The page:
Wednesday, April 7, 2010

"Not from comfort but from affliction"

Roger Scruton on "Gratitude and Grace":
.... The term (Latin gratia) translates a variety of words in Hebrew, Greek, Arabic, and Sanskrit, but all the sacred texts seem to point in the same direction, affirming that God's relation to the world as a whole, and to each of us in particular, is one of giving. The beseeching of God's grace is the central feature of the Anglican liturgy. The great prayer of the Catholic Church, based on a poem in the New Testament, greets the Virgin Mary with the words "Hail Mary, full of Grace, blessed art thou among women, and blessed is the fruit of thy womb, Jesus." The Koran opens with the verse that forms a refrain in the life of all Muslims: bism illah il-rahman il-rahim, in the name of God, full of grace, full of graciousness, as Mohamed Asad translates it, and the root rhm is shared with Hebrew, used often in the Old Testament to denote God's concern for us, His recognition of our weakness, and His abundance of gifts. The idea that the world is sustained by gift is second nature to religious people, who believe that they should be givers in their turn, if they are to receive the gift on which they depend for their salvation. ....

Gift supposes ownership: I cannot give you a thing unless that thing is mine. In giving it to you I relinquish ownership, while demanding nothing in exchange. Gratitude is your acknowledgment of this: your recognition that I have deliberately incurred a loss, in order that you should receive a benefit. And we normally expect the relation between us to be changed by this. We assume that you will bear in mind the good that I have done you, and be prepared, in the right circumstances, to reciprocate. Of course, the opportunity to reciprocate may never arise, and the truly generous person, the one who takes pleasure in giving and who regards giving as a good in itself, will not think that he is, through his giving, securing some future benefit. ....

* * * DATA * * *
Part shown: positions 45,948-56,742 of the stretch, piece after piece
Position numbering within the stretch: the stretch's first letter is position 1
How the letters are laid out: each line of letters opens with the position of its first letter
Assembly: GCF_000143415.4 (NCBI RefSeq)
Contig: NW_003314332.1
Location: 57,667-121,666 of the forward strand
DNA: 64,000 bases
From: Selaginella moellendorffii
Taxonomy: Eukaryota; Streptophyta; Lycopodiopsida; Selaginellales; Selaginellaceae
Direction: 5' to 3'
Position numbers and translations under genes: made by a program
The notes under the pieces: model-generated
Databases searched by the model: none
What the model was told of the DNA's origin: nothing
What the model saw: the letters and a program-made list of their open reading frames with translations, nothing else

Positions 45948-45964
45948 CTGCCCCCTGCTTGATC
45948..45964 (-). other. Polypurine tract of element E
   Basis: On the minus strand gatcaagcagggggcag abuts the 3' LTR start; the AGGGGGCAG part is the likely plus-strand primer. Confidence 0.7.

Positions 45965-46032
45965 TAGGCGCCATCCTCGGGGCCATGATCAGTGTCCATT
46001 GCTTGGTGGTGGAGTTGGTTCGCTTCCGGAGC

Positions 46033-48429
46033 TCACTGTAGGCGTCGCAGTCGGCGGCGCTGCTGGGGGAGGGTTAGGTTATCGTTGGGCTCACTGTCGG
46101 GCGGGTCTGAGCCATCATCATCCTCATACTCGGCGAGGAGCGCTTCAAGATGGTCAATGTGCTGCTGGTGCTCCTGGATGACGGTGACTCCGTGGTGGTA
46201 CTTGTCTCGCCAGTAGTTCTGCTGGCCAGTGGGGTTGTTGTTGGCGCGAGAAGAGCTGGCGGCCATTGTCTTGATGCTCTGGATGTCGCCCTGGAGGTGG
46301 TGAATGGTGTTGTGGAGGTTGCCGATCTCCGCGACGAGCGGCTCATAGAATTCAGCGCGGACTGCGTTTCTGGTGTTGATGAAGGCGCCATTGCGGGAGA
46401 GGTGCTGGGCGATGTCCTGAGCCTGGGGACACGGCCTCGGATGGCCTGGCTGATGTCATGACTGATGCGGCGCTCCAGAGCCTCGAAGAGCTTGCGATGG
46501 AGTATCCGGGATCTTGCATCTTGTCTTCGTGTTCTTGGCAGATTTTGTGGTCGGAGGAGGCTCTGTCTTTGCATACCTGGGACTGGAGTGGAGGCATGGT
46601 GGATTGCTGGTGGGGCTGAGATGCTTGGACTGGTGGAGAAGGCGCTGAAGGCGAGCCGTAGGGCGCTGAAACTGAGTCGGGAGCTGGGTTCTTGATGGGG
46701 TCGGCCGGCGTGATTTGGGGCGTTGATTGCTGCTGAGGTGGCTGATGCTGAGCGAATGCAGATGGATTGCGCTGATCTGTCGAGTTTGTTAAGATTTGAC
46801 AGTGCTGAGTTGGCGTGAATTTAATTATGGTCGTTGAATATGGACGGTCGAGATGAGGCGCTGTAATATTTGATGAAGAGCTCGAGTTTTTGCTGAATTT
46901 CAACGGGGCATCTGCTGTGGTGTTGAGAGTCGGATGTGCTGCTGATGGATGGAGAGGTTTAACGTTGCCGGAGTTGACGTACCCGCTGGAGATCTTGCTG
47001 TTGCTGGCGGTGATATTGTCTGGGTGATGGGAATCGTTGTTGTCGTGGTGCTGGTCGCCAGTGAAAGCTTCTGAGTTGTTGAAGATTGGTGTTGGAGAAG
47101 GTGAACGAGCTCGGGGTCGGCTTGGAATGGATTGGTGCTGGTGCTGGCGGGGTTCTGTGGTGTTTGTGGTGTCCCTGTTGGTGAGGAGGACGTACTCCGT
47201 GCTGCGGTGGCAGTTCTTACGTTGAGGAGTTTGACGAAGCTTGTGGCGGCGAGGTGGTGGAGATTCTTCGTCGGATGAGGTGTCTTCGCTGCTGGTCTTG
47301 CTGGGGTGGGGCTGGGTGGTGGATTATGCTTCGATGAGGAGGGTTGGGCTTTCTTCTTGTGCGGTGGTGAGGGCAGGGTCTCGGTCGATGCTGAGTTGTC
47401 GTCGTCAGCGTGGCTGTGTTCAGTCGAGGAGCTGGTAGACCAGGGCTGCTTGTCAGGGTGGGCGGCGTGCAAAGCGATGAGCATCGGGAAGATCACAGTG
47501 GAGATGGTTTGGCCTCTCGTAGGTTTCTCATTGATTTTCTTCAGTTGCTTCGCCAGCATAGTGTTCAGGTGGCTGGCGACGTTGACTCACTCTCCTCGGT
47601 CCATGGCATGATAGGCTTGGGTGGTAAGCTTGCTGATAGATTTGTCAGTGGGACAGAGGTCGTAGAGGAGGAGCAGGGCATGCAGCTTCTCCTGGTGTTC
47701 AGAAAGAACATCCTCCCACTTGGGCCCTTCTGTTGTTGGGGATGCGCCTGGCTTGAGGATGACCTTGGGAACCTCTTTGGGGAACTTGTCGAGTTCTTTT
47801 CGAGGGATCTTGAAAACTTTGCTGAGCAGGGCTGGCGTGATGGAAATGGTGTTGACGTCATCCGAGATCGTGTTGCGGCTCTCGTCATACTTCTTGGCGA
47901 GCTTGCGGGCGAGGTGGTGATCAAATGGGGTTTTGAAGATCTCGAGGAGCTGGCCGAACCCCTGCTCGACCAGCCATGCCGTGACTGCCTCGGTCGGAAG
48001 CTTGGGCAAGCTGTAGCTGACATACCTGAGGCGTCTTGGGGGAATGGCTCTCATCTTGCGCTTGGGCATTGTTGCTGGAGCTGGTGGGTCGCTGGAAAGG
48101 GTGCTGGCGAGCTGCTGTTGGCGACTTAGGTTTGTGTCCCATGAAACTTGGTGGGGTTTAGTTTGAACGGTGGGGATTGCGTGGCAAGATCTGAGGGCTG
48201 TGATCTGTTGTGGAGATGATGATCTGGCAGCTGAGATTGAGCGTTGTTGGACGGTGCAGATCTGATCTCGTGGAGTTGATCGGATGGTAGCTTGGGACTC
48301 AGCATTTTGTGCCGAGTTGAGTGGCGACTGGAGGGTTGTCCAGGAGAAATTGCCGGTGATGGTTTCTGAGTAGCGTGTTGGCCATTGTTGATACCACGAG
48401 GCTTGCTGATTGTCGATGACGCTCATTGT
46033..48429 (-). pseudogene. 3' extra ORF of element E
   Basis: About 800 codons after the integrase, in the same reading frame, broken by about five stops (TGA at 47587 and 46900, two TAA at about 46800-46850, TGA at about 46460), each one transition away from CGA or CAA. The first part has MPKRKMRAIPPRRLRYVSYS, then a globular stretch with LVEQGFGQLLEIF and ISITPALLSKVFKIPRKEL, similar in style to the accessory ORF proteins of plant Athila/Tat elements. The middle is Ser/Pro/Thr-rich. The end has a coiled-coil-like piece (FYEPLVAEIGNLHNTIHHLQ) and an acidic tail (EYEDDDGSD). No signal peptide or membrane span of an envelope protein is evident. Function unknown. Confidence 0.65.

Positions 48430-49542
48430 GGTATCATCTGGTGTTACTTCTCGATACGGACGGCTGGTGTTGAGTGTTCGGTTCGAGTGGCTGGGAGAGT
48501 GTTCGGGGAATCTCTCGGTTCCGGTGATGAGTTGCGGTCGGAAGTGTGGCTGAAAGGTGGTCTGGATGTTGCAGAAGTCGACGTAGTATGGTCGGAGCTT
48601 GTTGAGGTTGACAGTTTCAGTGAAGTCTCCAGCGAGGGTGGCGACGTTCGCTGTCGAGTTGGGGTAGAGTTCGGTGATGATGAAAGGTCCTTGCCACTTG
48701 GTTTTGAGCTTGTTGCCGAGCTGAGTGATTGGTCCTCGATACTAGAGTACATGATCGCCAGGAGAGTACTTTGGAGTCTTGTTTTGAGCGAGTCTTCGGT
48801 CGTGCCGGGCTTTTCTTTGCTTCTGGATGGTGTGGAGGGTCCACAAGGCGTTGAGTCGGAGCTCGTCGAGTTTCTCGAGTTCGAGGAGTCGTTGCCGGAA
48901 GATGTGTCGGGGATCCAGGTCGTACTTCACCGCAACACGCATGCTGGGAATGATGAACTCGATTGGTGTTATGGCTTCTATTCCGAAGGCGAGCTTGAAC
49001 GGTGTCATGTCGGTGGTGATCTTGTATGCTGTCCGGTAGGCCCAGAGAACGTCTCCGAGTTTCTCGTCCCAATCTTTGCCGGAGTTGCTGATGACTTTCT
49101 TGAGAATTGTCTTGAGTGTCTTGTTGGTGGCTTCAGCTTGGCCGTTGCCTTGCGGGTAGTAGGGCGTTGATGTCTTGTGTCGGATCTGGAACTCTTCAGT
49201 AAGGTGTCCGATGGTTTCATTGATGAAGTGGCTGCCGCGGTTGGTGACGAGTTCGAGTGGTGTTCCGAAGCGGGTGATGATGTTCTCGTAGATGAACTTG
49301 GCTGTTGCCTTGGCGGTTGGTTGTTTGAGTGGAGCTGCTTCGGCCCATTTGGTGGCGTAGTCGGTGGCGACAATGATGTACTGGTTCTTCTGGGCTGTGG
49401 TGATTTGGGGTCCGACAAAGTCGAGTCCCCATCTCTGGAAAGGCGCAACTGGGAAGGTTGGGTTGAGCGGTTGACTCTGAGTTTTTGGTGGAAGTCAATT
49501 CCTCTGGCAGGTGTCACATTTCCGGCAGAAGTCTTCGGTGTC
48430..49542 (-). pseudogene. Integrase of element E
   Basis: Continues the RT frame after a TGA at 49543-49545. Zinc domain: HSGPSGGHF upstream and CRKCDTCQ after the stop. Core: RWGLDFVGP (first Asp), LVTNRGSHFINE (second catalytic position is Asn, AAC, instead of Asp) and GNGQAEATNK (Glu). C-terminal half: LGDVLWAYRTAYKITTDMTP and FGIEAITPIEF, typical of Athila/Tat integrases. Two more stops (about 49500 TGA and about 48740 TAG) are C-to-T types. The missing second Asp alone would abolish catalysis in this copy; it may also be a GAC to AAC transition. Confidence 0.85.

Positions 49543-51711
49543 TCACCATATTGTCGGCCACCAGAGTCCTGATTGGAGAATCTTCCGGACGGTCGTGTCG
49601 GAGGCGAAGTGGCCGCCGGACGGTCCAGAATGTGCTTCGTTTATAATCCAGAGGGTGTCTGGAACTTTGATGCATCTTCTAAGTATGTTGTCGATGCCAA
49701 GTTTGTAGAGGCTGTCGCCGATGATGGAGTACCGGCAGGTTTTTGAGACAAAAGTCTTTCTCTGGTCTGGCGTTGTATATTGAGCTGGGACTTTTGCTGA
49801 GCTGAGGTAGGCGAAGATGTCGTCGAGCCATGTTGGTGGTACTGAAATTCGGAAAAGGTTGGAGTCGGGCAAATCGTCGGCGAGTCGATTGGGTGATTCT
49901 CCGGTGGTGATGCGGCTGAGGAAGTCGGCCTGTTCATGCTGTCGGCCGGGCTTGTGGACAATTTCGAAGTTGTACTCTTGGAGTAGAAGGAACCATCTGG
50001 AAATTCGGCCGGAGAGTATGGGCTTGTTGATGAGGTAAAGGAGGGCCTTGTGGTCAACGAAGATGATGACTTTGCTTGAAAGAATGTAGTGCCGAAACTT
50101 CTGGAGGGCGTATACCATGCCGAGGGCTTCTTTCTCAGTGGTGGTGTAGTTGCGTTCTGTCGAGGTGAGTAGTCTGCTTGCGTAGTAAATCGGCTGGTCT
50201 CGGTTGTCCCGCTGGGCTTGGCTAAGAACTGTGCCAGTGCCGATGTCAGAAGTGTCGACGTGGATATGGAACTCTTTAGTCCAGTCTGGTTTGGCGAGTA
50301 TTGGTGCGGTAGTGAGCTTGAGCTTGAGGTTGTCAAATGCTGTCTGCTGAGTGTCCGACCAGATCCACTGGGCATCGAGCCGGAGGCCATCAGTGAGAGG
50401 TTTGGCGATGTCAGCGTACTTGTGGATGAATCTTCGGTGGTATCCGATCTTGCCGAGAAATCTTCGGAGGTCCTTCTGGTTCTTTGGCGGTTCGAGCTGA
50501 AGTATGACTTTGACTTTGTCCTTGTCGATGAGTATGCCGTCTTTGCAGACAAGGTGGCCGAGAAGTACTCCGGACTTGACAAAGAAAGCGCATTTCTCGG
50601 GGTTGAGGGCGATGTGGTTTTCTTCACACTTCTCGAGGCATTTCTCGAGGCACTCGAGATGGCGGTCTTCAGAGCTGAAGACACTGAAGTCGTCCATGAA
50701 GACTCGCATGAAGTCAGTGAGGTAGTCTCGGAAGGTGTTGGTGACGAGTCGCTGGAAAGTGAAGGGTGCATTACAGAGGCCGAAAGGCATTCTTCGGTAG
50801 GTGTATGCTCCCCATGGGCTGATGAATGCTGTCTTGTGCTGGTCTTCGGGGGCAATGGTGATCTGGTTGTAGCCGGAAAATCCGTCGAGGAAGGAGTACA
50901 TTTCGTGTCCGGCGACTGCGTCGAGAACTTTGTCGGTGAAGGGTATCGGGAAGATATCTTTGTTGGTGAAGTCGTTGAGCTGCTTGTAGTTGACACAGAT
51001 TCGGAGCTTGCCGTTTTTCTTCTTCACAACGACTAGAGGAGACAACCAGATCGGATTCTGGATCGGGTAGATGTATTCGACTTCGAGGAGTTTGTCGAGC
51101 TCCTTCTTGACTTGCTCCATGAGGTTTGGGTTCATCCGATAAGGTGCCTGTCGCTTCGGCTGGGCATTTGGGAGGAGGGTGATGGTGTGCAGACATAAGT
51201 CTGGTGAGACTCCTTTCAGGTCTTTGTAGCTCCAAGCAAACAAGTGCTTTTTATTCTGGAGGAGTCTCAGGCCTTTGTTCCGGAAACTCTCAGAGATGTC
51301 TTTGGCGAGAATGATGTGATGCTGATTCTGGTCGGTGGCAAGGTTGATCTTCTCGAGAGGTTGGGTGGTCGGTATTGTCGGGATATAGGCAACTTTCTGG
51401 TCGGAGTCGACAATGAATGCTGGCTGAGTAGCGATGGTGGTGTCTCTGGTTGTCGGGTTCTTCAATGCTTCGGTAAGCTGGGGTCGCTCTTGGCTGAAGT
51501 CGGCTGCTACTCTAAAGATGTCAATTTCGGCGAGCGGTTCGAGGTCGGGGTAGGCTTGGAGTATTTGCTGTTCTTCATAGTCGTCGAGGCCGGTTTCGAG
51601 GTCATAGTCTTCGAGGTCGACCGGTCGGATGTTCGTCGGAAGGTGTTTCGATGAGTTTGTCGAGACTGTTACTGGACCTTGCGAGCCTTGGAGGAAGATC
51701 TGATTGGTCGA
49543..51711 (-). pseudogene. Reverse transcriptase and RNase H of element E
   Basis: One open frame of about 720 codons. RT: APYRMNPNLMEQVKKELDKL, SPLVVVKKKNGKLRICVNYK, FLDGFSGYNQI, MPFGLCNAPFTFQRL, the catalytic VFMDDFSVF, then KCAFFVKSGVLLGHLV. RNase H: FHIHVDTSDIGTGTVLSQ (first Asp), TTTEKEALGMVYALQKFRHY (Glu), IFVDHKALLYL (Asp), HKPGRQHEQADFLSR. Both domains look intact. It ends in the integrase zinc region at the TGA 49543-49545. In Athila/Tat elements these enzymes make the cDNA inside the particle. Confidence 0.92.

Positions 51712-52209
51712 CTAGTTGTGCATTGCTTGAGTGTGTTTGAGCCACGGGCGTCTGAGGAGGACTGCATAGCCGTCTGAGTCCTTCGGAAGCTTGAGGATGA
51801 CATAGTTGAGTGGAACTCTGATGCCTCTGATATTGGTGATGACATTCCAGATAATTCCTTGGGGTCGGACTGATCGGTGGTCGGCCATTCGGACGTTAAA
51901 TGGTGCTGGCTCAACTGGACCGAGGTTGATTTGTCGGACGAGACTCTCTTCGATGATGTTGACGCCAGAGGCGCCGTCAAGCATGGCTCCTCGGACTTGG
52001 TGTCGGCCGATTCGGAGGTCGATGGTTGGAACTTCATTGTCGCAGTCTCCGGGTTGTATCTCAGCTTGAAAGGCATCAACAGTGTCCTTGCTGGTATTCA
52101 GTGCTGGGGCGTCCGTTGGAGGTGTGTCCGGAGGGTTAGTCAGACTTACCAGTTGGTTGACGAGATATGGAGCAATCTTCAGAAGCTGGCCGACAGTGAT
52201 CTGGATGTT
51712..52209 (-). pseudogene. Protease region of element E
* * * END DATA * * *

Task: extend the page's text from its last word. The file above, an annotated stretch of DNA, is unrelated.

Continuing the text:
Everyone who has suffered some major calamity, be it illness, loss, or some sudden reversal of fortune, feels, on pulling through, a great surge of gratitude. And gratitude comes in two forms. First, you are grateful for pulling through — you are still alive, still functioning, still able to love. Secondly, you are grateful for the experience itself. Here again the religious person would be disposed to speak of the workings of Grace. You can be grateful for something bad: grateful for the affliction that awoke you to the truth about yourself, that enabled you to confront it, to overcome it, to understand. You are grateful to have learned that life is a gift, and that to receive it fully you must give in turn. As William Law expressed the point, in his A Serious Call to a Devout and Holy Life, "whatever seeming calamity befalls you, if you can thank and praise God for it, you turn it into a blessing." It seems to me that this is the way we learn gratitude — not from abundance, but from dearth, not from comfort but from affliction. [more]
Much of the essay is about the disappearance of the charitable impulse and why gratitude is being replaced by envy and resentment.

The American Spectator : Gratitude and Grace

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